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Poor Seattle Neighborhoods Still Lacks Access to Fresh Food

With two new supermarkets anchoring planned condo buildings, industry standards would say West Seattle has reached a saturation point for grocery stores.

Tell that to Maggieh Rathbun. To buy fresh food, the carless Delridge resident has to spend hours on the bus or climb hills as steep as ski jumps.

It's easier to find fried chicken gizzards than a piece of fruit in the quickie marts lining the 3-mile Delridge Way corridor.

That's one of many Seattle neighborhoods that University of Washington researchers found have no access to a grocery store within a 30-minute bus ride. In wealthier single-family areas, such as west Ballard or along Lake Washington, walking to buy food often isn't easy.

That makes it hard to combat climate change and create a more livable city. For lower-income residents without a car, poor transit access to grocery stores can be an immediate barrier to healthful eating.

"It depends on what kind of day I'm having with my diabetes to decide whether I'm just going to make do with a bowl of cereal or try to go get something better," said Rathbun, 55.

After passing a local food initiative this week, the Seattle City Council joined other cities in weighing how strongly local governments should promote access to healthy food for all residents.

Not everyone is convinced. Two council members objected to the potential costs and the prospect of government overstepping its role. Mayor Greg Nickels has questioned some ideas, though he announced help for farmers markets Wednesday.

Other measures being considered here -- mostly studies -- are baby steps compared with more aggressive efforts across the country. In Pennsylvania, for instance, the state contributed $30 million in seed capital to lure grocery stores to low-income neighborhoods. New York City recently passed legislation to permit 1,000 "green carts" -- sidewalk vendors selling fresh fruits and vegetables.

As part of a national "healthy corner store" movement, communities have provided funding for coolers and put up yard signs supporting convenience stores willing to gamble on celery, plums or butternut squash.

"Unless cities begin to realize they have a role to play in ensuring access to healthy food, then we're going to keep stumbling along," said food policy expert Mark Winne, who says the marketplace never serves everyone equally.

"We see this in urban America time and time again," he said. "There's all these gaps and failures which argue for public intervention or at least public-private partnerships, and food is one of those areas."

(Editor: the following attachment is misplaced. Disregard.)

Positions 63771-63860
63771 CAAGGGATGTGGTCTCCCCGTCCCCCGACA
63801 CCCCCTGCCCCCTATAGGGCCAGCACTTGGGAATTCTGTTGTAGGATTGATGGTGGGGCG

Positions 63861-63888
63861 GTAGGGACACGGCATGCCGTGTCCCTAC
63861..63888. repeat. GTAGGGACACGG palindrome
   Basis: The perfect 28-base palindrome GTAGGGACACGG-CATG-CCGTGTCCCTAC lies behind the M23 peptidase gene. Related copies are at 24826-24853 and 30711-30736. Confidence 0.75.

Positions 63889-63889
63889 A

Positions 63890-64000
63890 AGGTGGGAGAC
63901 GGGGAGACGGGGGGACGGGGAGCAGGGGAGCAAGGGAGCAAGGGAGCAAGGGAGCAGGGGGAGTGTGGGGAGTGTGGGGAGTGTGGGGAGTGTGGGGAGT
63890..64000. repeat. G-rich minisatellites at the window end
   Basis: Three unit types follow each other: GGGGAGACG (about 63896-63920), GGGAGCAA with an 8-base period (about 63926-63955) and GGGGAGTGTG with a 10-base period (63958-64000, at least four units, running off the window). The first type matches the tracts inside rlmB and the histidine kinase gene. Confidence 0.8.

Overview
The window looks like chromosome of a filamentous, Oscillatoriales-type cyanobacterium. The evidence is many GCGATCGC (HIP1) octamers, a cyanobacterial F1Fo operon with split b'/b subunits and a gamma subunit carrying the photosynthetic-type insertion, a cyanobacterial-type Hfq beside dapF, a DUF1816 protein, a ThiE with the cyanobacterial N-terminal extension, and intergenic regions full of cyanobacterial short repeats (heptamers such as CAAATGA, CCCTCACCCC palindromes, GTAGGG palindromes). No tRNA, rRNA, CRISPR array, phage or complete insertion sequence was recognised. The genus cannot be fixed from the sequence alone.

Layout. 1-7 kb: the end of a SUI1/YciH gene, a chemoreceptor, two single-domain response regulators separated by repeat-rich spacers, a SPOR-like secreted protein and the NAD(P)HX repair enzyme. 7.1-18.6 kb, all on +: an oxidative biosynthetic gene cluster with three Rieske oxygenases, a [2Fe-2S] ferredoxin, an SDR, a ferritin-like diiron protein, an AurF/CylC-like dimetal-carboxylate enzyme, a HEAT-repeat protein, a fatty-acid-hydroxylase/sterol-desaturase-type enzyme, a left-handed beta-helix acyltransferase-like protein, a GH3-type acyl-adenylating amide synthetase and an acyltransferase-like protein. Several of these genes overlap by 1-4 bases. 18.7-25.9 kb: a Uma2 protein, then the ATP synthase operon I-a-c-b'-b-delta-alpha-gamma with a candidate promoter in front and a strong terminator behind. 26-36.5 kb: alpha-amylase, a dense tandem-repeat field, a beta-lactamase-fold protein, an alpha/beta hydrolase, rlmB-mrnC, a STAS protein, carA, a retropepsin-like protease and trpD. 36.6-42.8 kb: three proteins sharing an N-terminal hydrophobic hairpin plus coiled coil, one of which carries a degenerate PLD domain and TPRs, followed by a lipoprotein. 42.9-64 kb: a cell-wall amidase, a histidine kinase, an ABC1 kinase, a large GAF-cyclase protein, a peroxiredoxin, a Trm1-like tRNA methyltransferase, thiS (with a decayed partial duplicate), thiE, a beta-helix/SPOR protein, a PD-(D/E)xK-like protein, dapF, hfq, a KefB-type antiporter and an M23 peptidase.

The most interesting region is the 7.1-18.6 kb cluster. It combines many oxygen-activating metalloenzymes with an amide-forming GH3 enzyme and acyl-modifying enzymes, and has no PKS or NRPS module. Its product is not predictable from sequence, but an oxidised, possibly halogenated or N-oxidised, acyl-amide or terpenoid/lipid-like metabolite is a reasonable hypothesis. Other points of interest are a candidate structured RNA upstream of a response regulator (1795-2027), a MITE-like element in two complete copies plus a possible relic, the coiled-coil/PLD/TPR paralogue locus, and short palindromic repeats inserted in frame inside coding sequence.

In South Park -- a community the UW study found had poor access to groceries and a high concentration of residents at risk for hunger -- one discount food store caters to the growing Hispanic population, offering a small selection of produce such as cactus and tomatillos.

Marra Farm grows seasonal vegetables, many of which are donated to the local food bank. But walking to the nearest Red Apple Market requires dodging a freeway cloverleaf of onramps.

"We need a big store out here," said Raleigh Freeburg, a retired veteran who takes the bus or walks. "There's plenty of people here; it's just that they're immigrants and lower class."

Health and diabetes educator Antionette Angulo, who works for Sea Mar Community Health Center, said the center's nutritional message is consistent: Eat whole foods.

That's easier said than done when women worry about walking to stores alone at night, when the bus is infrequent and when fresh cherries cost more than a Hostess fruit pie. "Processed foods are basically what got us into this mess -- they're high in sugar, high in fats, high in sodium," she said. "People have the knowledge of what they're supposed to be doing, but they need support."

In Delridge, residents may be just a mile from the nearest grocery store. But the street map looks like a jigsaw puzzle, with roads dead-ending into creeks, a steel plant, a golf course, a boarded-up day care and jungled hillsides.

Because of high rates of diabetes, obesity and other food-related health issues, Delridge and White Center recently were chosen for a potential $3 million, 10-year grant King County is applying for to broadly reimagine how food, fitness and the built environment could support healthier lifestyles.

For residents such as Rathbun, it can be quicker to get a bus to Pike Place Market than to endure an hourlong trip up the hill to a West Seattle Safeway or PCC. Coming back, she lugs 30 pounds of groceries up 10 flights of stairs to her townhome.     Maggieh walks     Zoom    Paul Joseph Brown / P-I     Maggieh Rathbun, a single mother without a car, goes to the West Seattle PCC several times each week. The trip, on foot for a mile, takes at least two hours. Access to better food tops wish lists at community meetings in Rathbun's Delridge neighborhood.